The Power of Narrative

I was at the Perth Writer’s Festival this morning watching an interview with Mele-Ane Havea, the General Manager of Dumbo Feather, a quarterly journal which profiles extraordinary people in the hope that readers will find a sense of purpose and potential in their own lives and bring positive transformation to their communities. Their slogan is “Passion, Purpose, Community”. I love it. Sounds a bit like the Bible and our faith.

Asked about the underlying philosophy behind the journal and why the founder chose to limit its format to profiles of people, Havea said:

Storytelling is an important way to shape the world that we want to live in.

Yes! We influence most when we tell great stories. Stories communicate principles better than treatises. Long after we forget 3 great sermon points (plus 10 subpoints), we remember the stories.

For Christians, we often read the Bible as a legal constitution rather than a narrative. Brian McLaren says it this way:

Lawyers in the courtroom quote articles, sections, paragraphs and subparagraphs to win their case, and we do the same with testaments, books, chapters and verses.

Like lawyers, we look for precedents in past cases of interpretation, sometimes favouring older interpretations as precedents, sometimes asserting that newer ones have rendered the old ones obsolete. We seek to distinguish ‘spirit’ from ‘letter’ and argue the ‘framers’ intent’, seldom questioning whether the passage under review was actually intended by the original authors and editors be a universally, eternally binding law… We approach the biblical text as if it were an annotated code instead of what it actually is: a portable library of poems, prophecies, histories, fables, parables, letters, sagely sayings, quarrels and so on.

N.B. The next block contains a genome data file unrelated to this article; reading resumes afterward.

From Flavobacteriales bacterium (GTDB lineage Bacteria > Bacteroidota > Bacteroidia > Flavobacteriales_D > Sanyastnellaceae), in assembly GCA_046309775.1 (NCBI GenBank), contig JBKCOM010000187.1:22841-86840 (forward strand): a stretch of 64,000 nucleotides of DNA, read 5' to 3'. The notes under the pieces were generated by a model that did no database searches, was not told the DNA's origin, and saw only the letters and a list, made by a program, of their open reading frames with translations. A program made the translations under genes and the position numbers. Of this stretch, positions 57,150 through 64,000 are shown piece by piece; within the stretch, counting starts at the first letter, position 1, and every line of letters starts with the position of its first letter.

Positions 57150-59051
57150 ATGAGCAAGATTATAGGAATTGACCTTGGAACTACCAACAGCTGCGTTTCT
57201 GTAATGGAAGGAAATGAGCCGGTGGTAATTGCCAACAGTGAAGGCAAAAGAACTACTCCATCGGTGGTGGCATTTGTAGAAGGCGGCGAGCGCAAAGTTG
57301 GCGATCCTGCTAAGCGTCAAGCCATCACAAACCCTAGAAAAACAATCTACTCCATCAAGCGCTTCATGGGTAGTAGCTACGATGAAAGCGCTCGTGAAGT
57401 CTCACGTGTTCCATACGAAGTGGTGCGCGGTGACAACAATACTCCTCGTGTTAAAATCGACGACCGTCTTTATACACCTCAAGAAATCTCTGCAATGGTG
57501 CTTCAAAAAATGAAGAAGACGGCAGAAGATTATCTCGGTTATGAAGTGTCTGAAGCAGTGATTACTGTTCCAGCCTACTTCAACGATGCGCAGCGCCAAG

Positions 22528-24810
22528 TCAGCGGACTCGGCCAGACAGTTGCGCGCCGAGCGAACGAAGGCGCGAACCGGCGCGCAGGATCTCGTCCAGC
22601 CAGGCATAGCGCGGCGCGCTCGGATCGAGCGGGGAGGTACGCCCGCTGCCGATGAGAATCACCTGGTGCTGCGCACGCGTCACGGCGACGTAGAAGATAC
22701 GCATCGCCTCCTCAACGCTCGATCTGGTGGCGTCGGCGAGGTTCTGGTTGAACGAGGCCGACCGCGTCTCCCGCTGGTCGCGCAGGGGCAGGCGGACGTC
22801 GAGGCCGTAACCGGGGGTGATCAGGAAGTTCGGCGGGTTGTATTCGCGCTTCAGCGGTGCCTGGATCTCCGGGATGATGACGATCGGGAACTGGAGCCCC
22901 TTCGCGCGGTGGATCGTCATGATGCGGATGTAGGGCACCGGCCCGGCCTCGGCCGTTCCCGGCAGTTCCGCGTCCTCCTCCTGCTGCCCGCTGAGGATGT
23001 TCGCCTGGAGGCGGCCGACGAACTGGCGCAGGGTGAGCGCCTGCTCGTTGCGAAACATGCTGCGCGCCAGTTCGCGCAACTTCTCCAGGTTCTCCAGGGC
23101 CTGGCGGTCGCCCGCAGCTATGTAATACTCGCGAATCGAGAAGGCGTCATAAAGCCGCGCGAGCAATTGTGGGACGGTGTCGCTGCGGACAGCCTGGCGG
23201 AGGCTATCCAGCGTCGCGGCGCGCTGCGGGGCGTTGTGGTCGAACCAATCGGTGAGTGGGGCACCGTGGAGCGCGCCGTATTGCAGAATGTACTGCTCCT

There’s much to be said about McLaren’s criticism. One only has to look to how the Bible was used in the American Civil War –  the North to justify the abolition of slavery; the South to defend its practices – both believing their position to be Biblically mandated. (I guess one side got the interpretation right, because God gave victory to their cause!)

I would much rather look at the Bible like God’s grand narrative. God’s story of fall, redemption and glory. Catalogues of ordinary people, living for extraordinary purposes and bringing transformation to their communities. Yes, there were laws in the Bible too, but  these are part of the narrative sweep as God reveals his character to His people and sets out the principles they should live by to reflect that character.

Looked at this way, we will argue less about the text and become more enamoured by the author, His character, His compassion, His genius. We will care less about our positions on principles than our posture and purpose.  We will then truly draw inspiration to activate our God-given potentials as we take our part in God’s grand narrative to transform our world and bring heaven on earth!

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